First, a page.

Skip to main content

Blisters = No Fun

Oy....Had my first blister in a long time last night, and let me tell you, I DO NOT miss that feeling. Ended up having to tape up my foot pretty heavily for the end of practice. but I pushed on, and I'm glad I did. I didn't do as well as I think I would've without injury, but I'm proud of myself for continuing on. Now, let's get down to business...

Last night was a very good practice, indeed. The focus of the night was on big, proper strikes and cuts. When I say big, I don't mean big as in Jogeburi, where you bring the shinai all the way back to your tailbone and all the way forward. I mean big and is hands over the head, equal distance from the shoulders, wrists back, and shinai no lower than parallel with the floor. After warmups (which we did in 4 lines instead of in a circle like we normally do), Sensei elaborated on proper striking technique for a while, which is always very welcome. Even if I think I know something in Kendo, there's always so much more to learn.

We started with a LOT of Kirikaeshi. At least twice as much as we usually do, and we really focused on bringing our hands up over our head and doing proper strikes throughout. Wendy pointed out that my left hand was slightly out in front of me, which in time will cause me to use too much right hand. I'll be mindful of this in the future, and work hard to correct it.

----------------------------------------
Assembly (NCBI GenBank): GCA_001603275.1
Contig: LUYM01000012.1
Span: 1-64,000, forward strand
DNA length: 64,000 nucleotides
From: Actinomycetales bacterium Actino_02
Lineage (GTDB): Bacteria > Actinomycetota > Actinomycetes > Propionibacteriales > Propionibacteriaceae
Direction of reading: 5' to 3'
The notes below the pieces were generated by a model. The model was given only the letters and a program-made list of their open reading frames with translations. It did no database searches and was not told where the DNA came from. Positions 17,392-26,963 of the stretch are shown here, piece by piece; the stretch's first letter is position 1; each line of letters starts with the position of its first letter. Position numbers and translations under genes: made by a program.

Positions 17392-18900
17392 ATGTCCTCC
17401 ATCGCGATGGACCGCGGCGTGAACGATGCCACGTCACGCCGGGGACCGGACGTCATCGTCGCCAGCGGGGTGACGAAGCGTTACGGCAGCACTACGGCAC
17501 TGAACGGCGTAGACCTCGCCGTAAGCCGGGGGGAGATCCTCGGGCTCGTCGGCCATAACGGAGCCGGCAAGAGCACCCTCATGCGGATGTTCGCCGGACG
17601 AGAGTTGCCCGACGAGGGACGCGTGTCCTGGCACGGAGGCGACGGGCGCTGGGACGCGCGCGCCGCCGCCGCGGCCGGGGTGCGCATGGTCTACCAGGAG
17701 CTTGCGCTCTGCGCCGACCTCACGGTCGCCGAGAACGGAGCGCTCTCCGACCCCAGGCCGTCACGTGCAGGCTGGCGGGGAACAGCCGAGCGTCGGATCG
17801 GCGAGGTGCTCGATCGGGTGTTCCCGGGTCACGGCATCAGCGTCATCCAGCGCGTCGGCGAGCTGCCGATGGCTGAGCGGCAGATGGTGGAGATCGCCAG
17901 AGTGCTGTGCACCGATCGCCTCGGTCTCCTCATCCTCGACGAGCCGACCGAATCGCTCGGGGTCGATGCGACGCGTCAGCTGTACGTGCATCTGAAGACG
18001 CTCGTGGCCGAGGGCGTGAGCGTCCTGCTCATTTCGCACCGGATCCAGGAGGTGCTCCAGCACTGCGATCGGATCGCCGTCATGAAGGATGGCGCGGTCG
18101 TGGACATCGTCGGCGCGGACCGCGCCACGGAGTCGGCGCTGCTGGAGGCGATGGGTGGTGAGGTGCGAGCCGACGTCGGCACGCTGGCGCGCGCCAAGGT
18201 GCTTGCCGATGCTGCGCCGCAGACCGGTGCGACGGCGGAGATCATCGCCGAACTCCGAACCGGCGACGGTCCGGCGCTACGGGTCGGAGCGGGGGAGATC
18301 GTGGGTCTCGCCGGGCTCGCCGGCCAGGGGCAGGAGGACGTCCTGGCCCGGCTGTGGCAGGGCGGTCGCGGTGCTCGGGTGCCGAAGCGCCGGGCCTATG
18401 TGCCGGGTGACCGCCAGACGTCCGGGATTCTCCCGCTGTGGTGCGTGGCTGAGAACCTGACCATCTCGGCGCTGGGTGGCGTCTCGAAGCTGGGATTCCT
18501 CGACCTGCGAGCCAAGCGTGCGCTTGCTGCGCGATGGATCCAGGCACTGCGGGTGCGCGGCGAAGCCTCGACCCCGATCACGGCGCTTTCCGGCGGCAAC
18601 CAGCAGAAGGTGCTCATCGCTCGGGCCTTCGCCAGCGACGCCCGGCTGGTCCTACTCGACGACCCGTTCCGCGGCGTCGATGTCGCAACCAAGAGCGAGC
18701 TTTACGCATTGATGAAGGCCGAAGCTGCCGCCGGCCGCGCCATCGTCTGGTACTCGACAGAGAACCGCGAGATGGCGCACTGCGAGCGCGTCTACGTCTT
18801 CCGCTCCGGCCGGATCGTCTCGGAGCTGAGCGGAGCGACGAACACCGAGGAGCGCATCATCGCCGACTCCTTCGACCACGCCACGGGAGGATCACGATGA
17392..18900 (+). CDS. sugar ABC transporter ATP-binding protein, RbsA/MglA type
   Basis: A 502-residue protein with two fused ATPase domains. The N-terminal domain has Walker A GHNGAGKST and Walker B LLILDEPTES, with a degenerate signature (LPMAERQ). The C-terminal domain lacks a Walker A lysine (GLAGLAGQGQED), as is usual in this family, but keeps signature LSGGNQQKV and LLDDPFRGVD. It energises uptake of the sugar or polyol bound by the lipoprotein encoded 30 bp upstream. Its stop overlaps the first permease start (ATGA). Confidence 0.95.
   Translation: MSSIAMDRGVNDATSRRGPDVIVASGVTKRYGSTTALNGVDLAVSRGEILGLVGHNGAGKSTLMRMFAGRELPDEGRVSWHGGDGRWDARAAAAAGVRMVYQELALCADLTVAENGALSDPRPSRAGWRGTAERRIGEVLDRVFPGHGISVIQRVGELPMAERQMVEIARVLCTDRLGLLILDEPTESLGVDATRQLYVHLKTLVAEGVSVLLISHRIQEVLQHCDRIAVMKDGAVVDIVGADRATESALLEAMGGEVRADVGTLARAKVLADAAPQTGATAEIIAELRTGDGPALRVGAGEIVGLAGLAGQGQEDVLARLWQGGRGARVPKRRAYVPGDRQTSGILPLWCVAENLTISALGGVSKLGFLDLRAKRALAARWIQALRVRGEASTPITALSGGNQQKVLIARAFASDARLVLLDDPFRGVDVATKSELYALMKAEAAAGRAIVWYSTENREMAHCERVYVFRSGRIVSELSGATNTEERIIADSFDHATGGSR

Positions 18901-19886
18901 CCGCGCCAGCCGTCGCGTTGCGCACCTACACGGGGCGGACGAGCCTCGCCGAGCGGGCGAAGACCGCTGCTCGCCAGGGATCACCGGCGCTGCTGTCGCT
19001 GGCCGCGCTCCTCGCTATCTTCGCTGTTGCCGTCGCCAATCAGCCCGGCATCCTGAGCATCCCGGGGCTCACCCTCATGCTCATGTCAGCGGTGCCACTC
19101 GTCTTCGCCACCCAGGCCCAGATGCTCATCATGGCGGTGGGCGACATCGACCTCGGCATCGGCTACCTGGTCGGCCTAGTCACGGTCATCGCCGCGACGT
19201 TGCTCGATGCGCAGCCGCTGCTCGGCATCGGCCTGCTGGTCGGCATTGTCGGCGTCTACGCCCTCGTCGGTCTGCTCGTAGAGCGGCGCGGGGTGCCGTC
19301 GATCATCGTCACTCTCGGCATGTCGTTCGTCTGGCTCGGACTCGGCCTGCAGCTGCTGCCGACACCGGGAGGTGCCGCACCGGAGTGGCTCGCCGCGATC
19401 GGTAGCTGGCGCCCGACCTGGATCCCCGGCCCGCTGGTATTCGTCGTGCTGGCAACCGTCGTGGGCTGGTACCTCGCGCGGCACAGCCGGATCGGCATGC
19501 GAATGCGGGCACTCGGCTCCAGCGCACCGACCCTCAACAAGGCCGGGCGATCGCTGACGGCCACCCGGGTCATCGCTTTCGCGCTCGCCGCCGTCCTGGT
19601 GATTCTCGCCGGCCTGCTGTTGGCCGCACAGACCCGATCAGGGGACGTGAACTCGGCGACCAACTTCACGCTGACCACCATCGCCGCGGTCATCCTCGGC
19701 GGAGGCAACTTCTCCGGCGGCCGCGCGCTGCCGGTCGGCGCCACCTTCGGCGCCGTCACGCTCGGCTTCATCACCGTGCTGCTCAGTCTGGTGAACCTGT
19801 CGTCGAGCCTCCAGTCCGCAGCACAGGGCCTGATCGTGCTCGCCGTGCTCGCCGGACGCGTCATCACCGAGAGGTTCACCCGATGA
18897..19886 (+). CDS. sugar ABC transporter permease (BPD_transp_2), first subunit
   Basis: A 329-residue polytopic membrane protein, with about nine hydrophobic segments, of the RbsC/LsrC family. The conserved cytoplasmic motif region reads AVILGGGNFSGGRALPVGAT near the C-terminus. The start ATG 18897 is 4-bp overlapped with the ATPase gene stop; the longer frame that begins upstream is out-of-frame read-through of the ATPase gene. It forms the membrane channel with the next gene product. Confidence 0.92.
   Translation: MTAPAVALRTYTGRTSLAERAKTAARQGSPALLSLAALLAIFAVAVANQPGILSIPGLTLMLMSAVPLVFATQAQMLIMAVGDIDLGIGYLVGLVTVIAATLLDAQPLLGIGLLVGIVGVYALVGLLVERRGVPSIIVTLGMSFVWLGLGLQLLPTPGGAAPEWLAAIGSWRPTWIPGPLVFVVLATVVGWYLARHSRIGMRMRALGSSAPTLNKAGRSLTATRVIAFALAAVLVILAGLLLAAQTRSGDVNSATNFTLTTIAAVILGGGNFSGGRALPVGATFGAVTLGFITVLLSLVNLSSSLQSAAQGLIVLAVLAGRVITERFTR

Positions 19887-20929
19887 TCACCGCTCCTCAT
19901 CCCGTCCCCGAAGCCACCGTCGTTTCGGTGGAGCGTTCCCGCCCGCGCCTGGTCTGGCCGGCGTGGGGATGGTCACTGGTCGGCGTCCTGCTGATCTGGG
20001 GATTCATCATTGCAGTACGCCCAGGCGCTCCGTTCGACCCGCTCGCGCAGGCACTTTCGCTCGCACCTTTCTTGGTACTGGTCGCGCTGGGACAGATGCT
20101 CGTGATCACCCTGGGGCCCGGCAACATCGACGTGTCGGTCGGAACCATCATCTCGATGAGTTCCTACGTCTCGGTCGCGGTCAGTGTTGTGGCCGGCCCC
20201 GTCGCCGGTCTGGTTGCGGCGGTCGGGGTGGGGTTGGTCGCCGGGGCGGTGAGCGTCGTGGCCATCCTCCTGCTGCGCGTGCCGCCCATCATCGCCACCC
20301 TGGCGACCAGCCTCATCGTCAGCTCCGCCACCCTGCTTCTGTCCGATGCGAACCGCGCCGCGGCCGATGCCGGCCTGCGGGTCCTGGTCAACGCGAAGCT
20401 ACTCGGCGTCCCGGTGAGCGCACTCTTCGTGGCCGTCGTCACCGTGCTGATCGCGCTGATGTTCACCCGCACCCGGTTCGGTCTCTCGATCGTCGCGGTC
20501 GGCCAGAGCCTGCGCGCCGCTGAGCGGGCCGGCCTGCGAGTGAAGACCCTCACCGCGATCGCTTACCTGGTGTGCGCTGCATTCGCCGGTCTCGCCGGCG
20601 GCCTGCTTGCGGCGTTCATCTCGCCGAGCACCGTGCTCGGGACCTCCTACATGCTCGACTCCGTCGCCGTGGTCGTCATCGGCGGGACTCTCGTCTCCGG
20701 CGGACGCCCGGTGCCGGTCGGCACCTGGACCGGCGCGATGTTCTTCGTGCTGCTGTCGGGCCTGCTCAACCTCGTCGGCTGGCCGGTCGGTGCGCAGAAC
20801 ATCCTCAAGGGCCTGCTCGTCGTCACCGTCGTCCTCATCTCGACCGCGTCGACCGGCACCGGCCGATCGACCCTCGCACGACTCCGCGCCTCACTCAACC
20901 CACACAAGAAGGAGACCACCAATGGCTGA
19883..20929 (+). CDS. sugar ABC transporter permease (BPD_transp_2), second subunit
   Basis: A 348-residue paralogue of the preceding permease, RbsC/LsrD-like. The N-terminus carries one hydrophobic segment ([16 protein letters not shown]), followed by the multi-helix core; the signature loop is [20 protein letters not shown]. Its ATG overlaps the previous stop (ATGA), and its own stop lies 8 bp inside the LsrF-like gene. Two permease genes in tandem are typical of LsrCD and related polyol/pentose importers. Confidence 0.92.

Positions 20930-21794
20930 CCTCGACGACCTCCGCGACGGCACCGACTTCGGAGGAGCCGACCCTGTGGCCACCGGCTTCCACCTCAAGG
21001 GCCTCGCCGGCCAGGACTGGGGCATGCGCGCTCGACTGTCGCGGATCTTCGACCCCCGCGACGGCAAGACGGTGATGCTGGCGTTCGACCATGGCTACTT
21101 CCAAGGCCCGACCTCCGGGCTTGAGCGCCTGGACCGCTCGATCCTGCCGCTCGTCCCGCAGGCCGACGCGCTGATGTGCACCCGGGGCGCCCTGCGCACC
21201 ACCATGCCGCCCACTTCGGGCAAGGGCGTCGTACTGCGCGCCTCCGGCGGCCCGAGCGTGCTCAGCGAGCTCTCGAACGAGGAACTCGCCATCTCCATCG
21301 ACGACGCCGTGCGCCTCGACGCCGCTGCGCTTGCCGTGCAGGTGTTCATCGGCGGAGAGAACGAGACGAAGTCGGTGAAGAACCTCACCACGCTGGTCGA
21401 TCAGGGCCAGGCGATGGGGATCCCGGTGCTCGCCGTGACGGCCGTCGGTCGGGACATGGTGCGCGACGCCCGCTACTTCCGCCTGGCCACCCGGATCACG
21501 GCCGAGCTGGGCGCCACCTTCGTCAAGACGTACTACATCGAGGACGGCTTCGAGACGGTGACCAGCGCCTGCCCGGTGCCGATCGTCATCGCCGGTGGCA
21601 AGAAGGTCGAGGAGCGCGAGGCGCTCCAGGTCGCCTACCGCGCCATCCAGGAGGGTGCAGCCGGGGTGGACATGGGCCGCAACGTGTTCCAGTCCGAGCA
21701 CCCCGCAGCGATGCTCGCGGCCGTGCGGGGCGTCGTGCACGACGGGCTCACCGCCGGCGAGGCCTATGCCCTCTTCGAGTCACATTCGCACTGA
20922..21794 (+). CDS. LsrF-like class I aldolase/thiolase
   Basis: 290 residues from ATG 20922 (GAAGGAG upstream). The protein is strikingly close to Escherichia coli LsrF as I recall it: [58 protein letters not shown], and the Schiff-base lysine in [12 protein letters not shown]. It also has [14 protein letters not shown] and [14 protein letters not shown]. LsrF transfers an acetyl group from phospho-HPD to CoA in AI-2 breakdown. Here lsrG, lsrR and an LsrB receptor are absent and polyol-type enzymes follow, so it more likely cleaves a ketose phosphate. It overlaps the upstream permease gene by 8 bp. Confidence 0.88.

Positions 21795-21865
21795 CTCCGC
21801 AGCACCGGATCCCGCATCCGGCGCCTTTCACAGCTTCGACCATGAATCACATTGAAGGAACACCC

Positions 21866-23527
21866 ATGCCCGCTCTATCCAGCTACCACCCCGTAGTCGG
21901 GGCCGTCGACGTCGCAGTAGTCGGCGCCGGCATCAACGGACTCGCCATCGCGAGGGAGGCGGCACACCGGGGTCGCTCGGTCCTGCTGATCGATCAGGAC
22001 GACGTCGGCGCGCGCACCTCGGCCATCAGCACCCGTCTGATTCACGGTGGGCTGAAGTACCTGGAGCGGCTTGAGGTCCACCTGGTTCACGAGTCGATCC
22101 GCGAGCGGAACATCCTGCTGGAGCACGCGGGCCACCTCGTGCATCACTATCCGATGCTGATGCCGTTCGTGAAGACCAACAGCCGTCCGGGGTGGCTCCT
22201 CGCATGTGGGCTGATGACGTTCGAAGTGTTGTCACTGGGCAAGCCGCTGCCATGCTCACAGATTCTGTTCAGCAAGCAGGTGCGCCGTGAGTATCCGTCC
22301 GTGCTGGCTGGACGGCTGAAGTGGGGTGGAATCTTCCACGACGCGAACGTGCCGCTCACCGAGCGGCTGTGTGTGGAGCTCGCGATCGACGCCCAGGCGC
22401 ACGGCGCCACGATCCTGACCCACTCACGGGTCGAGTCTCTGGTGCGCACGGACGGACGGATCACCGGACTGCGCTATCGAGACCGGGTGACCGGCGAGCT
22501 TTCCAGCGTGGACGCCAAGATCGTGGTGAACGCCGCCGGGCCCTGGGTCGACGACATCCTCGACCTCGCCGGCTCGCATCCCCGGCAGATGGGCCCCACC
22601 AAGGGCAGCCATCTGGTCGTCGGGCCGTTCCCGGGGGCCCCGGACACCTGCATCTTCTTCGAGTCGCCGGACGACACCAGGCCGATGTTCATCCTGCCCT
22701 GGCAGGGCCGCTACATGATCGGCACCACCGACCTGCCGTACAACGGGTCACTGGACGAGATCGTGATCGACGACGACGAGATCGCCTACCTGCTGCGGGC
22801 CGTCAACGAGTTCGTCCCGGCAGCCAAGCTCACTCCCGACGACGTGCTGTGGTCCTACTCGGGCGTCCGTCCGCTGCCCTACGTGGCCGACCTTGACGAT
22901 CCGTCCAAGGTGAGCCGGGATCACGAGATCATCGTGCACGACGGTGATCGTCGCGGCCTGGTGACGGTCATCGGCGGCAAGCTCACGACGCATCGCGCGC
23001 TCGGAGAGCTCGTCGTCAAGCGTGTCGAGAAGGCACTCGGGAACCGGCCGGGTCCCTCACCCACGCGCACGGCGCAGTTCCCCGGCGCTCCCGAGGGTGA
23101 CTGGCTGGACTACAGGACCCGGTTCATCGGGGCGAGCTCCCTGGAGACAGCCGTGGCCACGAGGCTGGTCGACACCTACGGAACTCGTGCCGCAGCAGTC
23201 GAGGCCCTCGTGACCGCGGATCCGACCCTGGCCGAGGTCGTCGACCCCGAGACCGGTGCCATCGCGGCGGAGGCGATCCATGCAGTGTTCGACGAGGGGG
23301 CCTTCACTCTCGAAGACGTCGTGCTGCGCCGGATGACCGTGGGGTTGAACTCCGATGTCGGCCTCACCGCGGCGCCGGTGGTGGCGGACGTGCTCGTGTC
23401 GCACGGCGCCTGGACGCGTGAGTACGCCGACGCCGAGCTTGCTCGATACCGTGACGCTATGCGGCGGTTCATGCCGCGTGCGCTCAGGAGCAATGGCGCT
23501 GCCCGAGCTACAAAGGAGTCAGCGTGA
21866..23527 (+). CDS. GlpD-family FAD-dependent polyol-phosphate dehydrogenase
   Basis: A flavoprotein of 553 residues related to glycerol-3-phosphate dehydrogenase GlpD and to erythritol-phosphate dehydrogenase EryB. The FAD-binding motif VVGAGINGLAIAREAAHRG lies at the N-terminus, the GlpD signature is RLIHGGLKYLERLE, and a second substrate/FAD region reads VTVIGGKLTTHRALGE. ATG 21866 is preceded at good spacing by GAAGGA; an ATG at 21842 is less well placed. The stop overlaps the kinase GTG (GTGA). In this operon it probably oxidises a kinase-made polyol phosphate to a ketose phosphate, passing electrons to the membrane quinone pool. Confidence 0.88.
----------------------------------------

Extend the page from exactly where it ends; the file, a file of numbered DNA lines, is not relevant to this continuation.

Next we did a lot of Men drills, and Men variations, such as Men-Taiatari across the dojo floor, and Men and go through, then turn and immediately hit Men again. During these strikes I really focused on my left hand (bringing it all the way above my head before striking), and on my follow through steps. I think the follow-through steps are starting to feel better; I'm getting more comfortable with the shorter steps. I was a bit embarrassed during practice, though. We did a Men drill where we hit Men and go through and then turn to hit Kote immediately after. Sensei had me demonstrate to the class a couple of times, and then pointed out that even though I'm not the fastest person in the dojo, in a shiai setting I would be able to pick off a lot of people that are faster than me if I demonstrate good technique like that. He said a lot of people will be looking for the hit when I turn, not expecting me to be hitting back. Very kind words which I hope I will be able to honor with my continued devotion to improve myself.